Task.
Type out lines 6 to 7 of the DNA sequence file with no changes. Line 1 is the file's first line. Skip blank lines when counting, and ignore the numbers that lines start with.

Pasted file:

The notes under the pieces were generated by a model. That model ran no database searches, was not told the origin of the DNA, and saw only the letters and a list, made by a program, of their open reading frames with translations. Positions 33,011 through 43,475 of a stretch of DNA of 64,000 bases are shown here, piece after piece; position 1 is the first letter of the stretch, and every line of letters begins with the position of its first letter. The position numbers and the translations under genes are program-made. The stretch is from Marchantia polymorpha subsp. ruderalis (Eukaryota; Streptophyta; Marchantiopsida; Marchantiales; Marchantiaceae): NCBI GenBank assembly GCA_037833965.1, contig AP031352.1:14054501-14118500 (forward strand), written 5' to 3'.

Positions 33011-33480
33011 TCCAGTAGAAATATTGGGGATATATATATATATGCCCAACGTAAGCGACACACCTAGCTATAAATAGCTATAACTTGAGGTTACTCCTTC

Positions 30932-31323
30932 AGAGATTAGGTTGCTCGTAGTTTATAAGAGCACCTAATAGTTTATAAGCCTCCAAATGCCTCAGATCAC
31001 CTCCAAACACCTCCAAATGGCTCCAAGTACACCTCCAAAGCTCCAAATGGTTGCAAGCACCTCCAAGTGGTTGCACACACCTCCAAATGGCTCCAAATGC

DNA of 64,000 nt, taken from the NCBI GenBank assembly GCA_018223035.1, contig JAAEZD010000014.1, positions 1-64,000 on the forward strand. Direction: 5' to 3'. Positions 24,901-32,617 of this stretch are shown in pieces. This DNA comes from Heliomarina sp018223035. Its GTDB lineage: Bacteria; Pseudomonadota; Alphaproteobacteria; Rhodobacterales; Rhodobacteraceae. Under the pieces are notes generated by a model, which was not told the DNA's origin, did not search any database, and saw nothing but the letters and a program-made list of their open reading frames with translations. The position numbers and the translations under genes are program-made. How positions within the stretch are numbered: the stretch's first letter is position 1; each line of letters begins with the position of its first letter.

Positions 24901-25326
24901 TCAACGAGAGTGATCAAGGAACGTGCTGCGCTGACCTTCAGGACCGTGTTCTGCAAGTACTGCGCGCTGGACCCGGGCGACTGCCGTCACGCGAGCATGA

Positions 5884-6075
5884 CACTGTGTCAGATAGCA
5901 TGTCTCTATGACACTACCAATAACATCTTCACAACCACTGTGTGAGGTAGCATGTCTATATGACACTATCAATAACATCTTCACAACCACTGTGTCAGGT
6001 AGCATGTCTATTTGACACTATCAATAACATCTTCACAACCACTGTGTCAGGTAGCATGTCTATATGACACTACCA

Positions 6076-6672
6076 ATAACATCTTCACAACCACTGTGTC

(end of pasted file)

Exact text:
31001 CTCCAAACACCTCCAAATGGCTCCAAGTACACCTCCAAAGCTCCAAATGGTTGCAAGCACCTCCAAGTGGTTGCACACACCTCCAAATGGCTCCAAATGC

DNA of 64,000 nt, taken from the NCBI GenBank assembly GCA_018223035.1, contig JAAEZD010000014.1, positions 1-64,000 on the forward strand. Direction: 5' to 3'. Positions 24,901-32,617 of this stretch are shown in pieces. This DNA comes from Heliomarina sp018223035. Its GTDB lineage: Bacteria; Pseudomonadota; Alphaproteobacteria; Rhodobacterales; Rhodobacteraceae. Under the pieces are notes generated by a model, which was not told the DNA's origin, did not search any database, and saw nothing but the letters and a program-made list of their open reading frames with translations. The position numbers and the translations under genes are program-made. How positions within the stretch are numbered: the stretch's first letter is position 1; each line of letters begins with the position of its first letter.